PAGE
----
Trevor Snell and Lexy Kriegel speak at a Black Lives Matter march in Nanaimo on June 13. (Karl Yu/Nanaimo News Bulletin)

Trevor Snell and Lexy Kriegel speak at a Black Lives Matter march in Nanaimo on June 13. (Karl Yu/Nanaimo News Bulletin)

Nanaimo March for Black Lives shows solidarity for a second-straight week

Protesters march against police brutality and speak against racism

For the second straight week, a large gathering of people in Nanaimo protested police brutality against black and indigenous people.

The police-involved shooting deaths of Chantel Moore and Rodney Levi in New Brunswick, the death of George Floyd in Minnesota, as well a confrontation between police and First Nation Chief Allan Adam in Alberta, have all made headlines and an estimated 200 people marched from Maffeo Sutton Park to Nanaimo city hall speaking out against those and other incidents.

Doug White III, B.C. First Nations Justice Council chairperson, told the crowd at city hall that there is something wrong that must be fundamentally rejected. The justice system is comprised of many elements, with policing being the most central and important, he said.

“They’ve got an incredible amount of authority and responsibility,” said White. “It’s important for us to remember and to understand where that authority comes from. It comes from us and from you. It belongs to you. It doesn’t belong to them. Every scrap of authority and discretion that they exercise belongs to you and when aspects of that public trust are abused, not held up, not cherished, in the patterns that we see of excessive force and violence against indigenous peoples, against black Canadians and other peoples of colour, then we have to stand up.”

Lexy Kriegel, an organizer, said everyone must stand together against racism. She asked people to get comfortable with being uncomfortable.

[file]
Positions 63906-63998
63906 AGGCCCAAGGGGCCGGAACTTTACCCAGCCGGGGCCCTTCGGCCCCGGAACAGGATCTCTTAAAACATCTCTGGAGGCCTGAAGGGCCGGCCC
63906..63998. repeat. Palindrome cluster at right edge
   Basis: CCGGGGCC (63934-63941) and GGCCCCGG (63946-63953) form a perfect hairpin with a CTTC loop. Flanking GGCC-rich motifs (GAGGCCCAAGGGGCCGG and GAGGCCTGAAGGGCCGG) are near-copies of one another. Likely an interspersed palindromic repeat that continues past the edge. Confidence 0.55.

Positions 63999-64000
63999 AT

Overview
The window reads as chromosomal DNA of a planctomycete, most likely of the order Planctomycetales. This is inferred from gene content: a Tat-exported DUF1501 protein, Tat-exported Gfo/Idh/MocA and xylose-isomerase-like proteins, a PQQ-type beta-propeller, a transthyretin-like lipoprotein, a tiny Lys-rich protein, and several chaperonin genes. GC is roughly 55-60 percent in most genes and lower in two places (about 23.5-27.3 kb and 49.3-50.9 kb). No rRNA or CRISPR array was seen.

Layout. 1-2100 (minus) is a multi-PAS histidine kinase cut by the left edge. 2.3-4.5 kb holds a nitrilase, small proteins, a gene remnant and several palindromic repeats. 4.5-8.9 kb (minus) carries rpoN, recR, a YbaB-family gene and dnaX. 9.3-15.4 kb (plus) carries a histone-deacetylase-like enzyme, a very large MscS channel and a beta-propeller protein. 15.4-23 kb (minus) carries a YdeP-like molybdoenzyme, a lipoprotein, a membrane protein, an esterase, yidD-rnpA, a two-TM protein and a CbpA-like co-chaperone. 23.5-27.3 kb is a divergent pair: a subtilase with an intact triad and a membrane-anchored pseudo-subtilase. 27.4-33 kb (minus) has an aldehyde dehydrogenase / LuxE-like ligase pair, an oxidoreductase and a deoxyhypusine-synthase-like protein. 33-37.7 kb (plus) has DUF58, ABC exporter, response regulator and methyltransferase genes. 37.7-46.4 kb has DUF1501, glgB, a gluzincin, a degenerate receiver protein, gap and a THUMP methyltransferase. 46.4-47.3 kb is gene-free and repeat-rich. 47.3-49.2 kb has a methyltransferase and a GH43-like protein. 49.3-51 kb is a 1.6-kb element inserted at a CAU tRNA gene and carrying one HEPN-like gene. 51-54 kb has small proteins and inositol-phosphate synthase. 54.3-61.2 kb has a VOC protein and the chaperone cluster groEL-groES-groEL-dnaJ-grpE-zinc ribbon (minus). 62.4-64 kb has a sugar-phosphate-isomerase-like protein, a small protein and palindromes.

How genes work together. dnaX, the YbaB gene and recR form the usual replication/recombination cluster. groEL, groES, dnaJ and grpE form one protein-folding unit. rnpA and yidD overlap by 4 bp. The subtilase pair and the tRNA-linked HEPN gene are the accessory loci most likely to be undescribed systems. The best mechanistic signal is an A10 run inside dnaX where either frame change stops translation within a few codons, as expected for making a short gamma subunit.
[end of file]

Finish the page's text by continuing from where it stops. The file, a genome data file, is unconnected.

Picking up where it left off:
“Because let me tell you something, this is easy when you’re surrounded by like-minded individuals, to put up your fist for Black Lives Matter,” Kriegel said. “What are you going to do when you’re home? When you’re with your friends and your family and your close circle and somebody says something that’s racist? Will you be so quick and so vocal then to stand up and say Black Lives Matter?”

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There have been calls to defund police, but according to Trevor Snell, an organizer, that isn’t the answer.

“It’s a more complicated matter than [just] taking money away,” said Snell. “There’s a bigger picture to it, so defunding is not going to make anything better. It’s going to be a continuous cycle.”

Sona Bingley, a person who spoke at the rally, said it is important not to paint all police with the same brush. She relayed a story about an interaction she had with a police officer when she was caught shoplifting at age 14.

“He put me in the back of the police car and he looked at me and said, ‘You don’t belong here. You can’t be a statistic. You look different, not because you are black. You have something in your eyes.’ That cop saved my life, so I want to tell you that not all police officers are [expletive],” said Bingley.

There are a certain amount that choose to do horrible things, just like people, she said.

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